But how do you make sense of the other kind of gap – the less substantial, belonging to the mind, or the spirit?

Recently, I have been enduring such a gap in my life: a break in its normal proceedings. An accident. It was an accident: all my own fault, of my own making. There is no one else to blame.

Just like then, whatever they may have said.

‘Foolish Bron! Daydreaming again!’ Words from the past echo down to me. The voices of my mother and father, or sisters, fondly scolding. ‘Off in cloud-cuckoo-land, Bron? Again?’ True, then; true, now. For yes, I was daydreaming. You’d think I would have learnt … I had learnt! For a long time, I had! But no, my thoughts wandered away, and my body followed, leaving the stove on, and the towel draped too close. Easily done; it could happen to anyone! Though there are, no doubt, those who whisper about my fondness for a glass of whisky; a second glass. Those such as the old women in the Square, who tutt behind me as the till girl in Mace slips the bottle into a brown paper bag; all the while dismissing and excusing, somehow, their own favoured tipples – as if sherry and gin do not count as the devil’s potions, brewed to steal your wits and lead you to Hell.

But there was no whisky that night, though I am happy to admit to it on other occasions. After all, it is a quick, easy way of making gaps in your existence, if that is what you are after.

So … there was a fire, as testified by those who pulled me from it, and by the charred detritus of my worldly goods – and of my body. Yes, my body bears witness, but not my mind. Not my consciousness, for I remember nothing. Even the knowledge of the stove and tea towel were presented to me later. Lucky, some say. Better that way – to have been pushed into such dense oblivion by the fumes, and to fall from that into an even deeper chasm of unconsciousness (the greatest depth of my gap), so that I did not know the worst of the pain, or the prodding, patching and finishing that was needed to put me back together again, into some reasonable fashion. Did not know … until I finally woke and had to face the torment, and battle through it (such floundering, such darkness, then!) Making tentative steps forward into painful reality, interspersed with welcome lapses back into insensibility … one step forward, two steps back. Onwards, upwards, until…

Until I am here. Now. Again. Yes, I have come through on the other side. For there is always this about gaps – the suggestion that they can be bridged or crossed; that they are something to emerge from. It may take time, and much effort. But, with some luck, and hope, you can make it. Maybe.

That is how it seems to me now – now that I am trying to put my life back together, and make sense of it all. Yet, in truth, none of what happened should have been strange to me. I should have been prepared. I should have known all about absences from consciousness; lapses from reality. I should have remembered. But back then we called such things by different names. We wrapped them in strange words, or wove them into magical imaginings, all meant to cloak, disguise or simply hide them. And so the truth was left unsaid, replaced by uncertainty and bewilderment. Another kind of gap; a deep, churning river that you struggled through, leaving you reaching for understanding like a drowning man gasping for air. But since I came back here, amongst you, memories have been returning – not from the accident, but from my earliest years, as if they are needed now. Like the echoing words, they flash into my mind, clear, not clouded. And beyond them, something else is taking shape – something not fixed, yet, not fully revealed, but which, if I start with what is definite, will also, perhaps, become more clear, so that I, too, will have some kind of story…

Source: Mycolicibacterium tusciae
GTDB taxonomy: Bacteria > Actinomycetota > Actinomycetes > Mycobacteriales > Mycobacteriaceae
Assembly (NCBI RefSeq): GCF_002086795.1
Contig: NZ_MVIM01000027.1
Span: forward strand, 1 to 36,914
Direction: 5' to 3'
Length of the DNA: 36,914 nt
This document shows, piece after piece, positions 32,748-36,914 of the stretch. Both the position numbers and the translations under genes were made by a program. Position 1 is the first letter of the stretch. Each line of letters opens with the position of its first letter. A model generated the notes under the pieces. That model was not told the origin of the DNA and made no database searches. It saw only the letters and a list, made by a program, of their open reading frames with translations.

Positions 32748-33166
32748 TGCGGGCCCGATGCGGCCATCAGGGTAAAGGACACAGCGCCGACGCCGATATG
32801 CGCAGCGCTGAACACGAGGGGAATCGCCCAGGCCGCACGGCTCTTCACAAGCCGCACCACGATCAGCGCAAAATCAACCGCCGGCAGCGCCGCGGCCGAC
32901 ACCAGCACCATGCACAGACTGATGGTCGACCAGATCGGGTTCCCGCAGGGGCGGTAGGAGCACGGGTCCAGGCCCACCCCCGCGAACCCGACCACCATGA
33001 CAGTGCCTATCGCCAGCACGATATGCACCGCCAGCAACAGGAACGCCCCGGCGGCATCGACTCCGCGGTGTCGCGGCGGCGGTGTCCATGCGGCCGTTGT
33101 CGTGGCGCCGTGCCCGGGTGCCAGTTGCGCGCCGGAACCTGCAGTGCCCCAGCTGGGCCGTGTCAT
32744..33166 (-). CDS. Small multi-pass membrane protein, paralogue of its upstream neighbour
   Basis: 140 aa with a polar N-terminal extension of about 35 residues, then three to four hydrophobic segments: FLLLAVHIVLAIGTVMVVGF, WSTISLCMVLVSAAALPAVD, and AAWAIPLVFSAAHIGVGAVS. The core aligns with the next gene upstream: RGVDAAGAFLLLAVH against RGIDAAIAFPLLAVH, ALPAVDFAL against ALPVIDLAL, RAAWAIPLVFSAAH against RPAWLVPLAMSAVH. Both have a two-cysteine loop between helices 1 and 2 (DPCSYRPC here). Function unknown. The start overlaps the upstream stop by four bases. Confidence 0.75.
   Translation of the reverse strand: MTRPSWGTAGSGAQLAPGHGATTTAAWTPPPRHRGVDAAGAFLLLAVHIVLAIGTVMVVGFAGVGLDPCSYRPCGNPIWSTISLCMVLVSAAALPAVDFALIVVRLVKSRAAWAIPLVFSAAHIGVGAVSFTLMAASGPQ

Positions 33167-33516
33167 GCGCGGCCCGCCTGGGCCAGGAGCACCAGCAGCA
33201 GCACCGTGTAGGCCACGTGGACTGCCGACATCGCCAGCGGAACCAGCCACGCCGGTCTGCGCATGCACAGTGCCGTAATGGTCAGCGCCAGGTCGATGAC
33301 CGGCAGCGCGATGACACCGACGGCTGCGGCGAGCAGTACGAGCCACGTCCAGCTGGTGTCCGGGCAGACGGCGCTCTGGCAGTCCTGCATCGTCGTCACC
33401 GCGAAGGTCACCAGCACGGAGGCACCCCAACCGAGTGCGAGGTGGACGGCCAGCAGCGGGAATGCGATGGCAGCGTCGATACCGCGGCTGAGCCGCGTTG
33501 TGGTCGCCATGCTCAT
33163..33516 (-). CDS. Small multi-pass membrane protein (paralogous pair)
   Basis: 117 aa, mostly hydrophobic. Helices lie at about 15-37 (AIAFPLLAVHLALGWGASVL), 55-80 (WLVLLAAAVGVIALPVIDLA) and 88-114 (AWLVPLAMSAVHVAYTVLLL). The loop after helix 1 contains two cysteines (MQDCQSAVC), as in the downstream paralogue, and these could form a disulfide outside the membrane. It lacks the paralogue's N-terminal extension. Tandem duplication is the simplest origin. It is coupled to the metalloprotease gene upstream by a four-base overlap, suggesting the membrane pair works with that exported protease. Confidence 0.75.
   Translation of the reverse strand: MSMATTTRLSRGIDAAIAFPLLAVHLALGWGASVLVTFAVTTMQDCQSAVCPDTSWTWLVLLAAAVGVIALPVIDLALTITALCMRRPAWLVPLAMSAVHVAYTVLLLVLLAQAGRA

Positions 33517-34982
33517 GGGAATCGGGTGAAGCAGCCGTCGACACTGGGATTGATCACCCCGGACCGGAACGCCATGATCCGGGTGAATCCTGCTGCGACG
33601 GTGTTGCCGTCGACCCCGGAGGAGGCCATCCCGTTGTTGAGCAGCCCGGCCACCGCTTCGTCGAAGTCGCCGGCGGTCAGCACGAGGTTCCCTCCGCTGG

Continue reading ‘Intervals in making lace’ for free here.

 

 

 

50th Anniversary of the Severn Bridge | An extract from Edging the Estuary

Severn Bridge

The original £8m Severn bridge was opened by the Queen on 8 September 1966, heralding a new economic era for South Wales. In celebration, here is an extract from Edging the Estuary by Peter Finch, in which Peter meets the men continuing the traditional method of Lave net fishing on the River Severn, at times directly below the bridge.

Edging the Estuary Peter FinchAbout Edging the Estuary:
In the Middle Ages the port of Cardiff stretched from Chepstow to Gower. Peter Finch, archetypal Cardiffian, sets out to explore his heritage, walking the Welsh side of the Severn Estuary and reclaiming his personal memories in addition to discovering the lives of others. And with a detour to Maismore, the highest tidal point of the estuary, he walks the English side too, taking in the differences with Wales, reviving past links and looking at his homeland from abroad. On his journey he sees the estuary as border, a highway for trade and ideas, an industrial zone, and a place where people spend their leisure. Rich in anecdote, evocative in description, Finch’s book takes in villages and cities, power stations and fishermen, castles and caravans, leg-aching walks and deckchairs on the beach.

The Lave Fishing Grounds

The novelist and poet Richard Brautigan went trout fishing in America. There the fish were made of a precious and intelligent metal. Trout steel in the snow-filled rivers. Among them he found the dharma or the Buddha, or love or something. I’d never done any of that. I’d never really thought much about fishing anyway other than logging that lots of people did it. Blokes in wool hats sitting on piers, pond sides, river edges waiting and on their faces that distant look. It seemed all about waiting. And I couldn’t be doing with that.